Skip to main content
forests. resources. communities.
Interactive Area Map
Coffee Shops & Micro Breweries
Directions to Convention Center
Professional Development Seminars
Policy, People, & Popcorn
Call for Presentations
Science Flash Submissions
Alumni Socials and Receptions
Foresters' & Science Fund
Related Meeting Requests
SAF Town Hall
Working Group MeetUps
Future SAF Conventions
Gregory Award Scholarship
FS & TB Student Awards
Share this page
Share on Facebook
Share on Twitter
Skip breadcrumb navigation
Call for POSters and Science Flash Presentations
The 2017 SAF National Convention in Albuquerque, New Mexico, will explore how we can transform the way we approach forestry by integrating a social-ecological perspective to research, education, and management and by adapting forestry to a rapidly urbanizing, globalizing, and diversifying environment.
Plenary sessions will explore: integration as a multi-faceted concept in the context of forest science, policy, management, and professional education; how foresters and natural resources managers will adapt and evolve to remain a relevant part of the modern world, by connecting forestry with urban and global environments and the goods and services that come from working forests; challenging methodologies that can be tried and true and dear to our hearts, yet obsolete in the culture of today and tomorrow confronting realities that hold us back; and enlightening the possibilities that can serve us now and transform forestry into the future.
Science flash presentations
are invited for the following tracks:
Integration: To integrate diverse perspectives into forestry
— This track is about the integration of science and policy, of biological/ecological sciences and social sciences, of research and management, of public outreach and professional education, and making linkages across geographic and temporal scales. To advance forestry into the future, it is critical to: (1) recognize the need for continuous effort on multi-faceted integration; (2) learn from previous successes and failures of integration; (3) learn from other disciplines about ways to innovate in order to promote integration; and (4) engage in critical self-reflection to identify when incremental changes are sufficient and when paradigm shifts are necessary. Solid insights about these general topics and concrete examples/models of how this multi-faceted concept of integration can be operationalized into forestry are appropriate to this track.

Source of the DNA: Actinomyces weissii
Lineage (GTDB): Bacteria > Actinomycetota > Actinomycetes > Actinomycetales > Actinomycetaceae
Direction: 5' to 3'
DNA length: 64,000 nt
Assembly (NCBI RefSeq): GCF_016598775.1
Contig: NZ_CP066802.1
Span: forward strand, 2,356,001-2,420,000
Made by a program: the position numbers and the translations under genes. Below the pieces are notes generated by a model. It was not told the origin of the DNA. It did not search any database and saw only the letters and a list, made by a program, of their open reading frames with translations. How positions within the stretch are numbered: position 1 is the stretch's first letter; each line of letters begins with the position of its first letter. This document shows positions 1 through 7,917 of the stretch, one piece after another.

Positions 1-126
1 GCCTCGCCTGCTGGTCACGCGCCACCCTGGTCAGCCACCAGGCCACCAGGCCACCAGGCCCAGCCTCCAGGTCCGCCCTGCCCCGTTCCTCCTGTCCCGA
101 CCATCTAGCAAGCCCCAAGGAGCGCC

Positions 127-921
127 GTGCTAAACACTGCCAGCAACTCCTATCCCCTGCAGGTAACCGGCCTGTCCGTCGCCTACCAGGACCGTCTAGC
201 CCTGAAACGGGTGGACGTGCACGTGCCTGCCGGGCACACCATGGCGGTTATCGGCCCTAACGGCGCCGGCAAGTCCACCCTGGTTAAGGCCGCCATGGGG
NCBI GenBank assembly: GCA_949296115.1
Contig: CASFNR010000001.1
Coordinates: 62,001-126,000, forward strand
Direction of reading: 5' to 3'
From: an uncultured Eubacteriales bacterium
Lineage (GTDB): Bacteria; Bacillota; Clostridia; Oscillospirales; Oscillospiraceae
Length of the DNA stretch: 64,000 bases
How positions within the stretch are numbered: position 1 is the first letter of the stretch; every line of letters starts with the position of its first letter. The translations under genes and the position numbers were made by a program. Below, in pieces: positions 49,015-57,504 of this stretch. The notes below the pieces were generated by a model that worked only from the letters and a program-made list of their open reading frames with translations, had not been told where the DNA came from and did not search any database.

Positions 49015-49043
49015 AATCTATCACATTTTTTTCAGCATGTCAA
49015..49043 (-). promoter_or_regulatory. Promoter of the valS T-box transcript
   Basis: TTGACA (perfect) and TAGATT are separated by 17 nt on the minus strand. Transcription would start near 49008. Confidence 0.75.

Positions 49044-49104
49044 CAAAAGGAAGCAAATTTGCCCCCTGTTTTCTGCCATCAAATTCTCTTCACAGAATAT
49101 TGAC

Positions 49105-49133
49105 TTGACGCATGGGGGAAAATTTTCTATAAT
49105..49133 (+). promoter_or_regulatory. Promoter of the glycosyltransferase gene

Adaptation: To adapt forestry with evolving needs of global change
— Forestry is continuously adapting to the changing social needs of the public and the need to thrive in a changing climate with greater urban, economic, and social needs. Foresters are increasingly expected to use and apply new technology including tools such as GIS, GPS, and remote sensing, and foresters of tomorrow will be expected to understand the needs of urban, as well as rural, communities. Social media, special forest products, and ecosystem services from forest lands will be an important part of forestry into the future. Research and case studies that illuminate any of these concepts are appropriate to this track.